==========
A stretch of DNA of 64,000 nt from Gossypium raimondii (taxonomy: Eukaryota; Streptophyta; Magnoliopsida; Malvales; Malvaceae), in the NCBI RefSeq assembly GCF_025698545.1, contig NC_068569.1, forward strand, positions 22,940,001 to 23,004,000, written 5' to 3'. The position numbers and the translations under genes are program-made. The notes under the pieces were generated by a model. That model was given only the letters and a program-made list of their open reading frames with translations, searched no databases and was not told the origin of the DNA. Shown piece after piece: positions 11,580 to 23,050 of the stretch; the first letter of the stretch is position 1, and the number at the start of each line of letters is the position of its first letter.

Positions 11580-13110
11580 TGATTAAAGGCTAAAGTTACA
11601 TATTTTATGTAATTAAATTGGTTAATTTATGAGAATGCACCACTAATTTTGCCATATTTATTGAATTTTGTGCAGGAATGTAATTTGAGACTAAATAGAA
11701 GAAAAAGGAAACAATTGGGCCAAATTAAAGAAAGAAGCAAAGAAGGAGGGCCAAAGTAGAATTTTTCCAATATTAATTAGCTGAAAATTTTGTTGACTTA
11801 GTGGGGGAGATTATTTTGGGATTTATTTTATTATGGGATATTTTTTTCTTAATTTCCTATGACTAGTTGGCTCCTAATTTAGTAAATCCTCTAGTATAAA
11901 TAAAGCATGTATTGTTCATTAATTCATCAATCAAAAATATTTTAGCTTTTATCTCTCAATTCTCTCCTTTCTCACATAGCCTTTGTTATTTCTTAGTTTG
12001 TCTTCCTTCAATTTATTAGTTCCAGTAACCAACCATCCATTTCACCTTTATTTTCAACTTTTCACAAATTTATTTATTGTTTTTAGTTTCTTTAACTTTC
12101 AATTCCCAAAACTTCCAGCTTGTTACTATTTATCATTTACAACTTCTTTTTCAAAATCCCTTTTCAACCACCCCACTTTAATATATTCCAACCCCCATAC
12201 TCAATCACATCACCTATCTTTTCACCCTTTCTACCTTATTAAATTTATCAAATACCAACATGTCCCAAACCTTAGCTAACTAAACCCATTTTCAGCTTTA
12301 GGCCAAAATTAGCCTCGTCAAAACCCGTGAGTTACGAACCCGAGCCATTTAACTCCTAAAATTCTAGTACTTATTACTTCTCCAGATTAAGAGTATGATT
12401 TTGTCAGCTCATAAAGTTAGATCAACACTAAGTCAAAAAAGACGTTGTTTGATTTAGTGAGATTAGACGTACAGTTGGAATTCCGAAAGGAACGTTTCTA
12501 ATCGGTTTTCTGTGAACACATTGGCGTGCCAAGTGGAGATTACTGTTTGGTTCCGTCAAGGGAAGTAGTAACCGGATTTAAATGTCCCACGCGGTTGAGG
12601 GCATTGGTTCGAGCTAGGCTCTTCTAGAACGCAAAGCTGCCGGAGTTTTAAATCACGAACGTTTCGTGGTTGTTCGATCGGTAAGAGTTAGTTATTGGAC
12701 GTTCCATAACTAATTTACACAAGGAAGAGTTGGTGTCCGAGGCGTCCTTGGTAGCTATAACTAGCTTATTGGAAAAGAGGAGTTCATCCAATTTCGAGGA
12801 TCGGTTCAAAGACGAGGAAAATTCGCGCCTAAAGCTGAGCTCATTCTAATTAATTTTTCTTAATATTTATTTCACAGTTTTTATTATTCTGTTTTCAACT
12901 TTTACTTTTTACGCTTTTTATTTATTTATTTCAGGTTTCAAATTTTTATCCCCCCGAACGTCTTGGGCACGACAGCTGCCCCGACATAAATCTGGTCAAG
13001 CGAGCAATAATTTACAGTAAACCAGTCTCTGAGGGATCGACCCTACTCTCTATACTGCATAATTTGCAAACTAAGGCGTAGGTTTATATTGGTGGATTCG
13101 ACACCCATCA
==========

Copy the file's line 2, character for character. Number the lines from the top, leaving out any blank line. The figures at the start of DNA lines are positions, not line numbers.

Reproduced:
Positions 11580-13110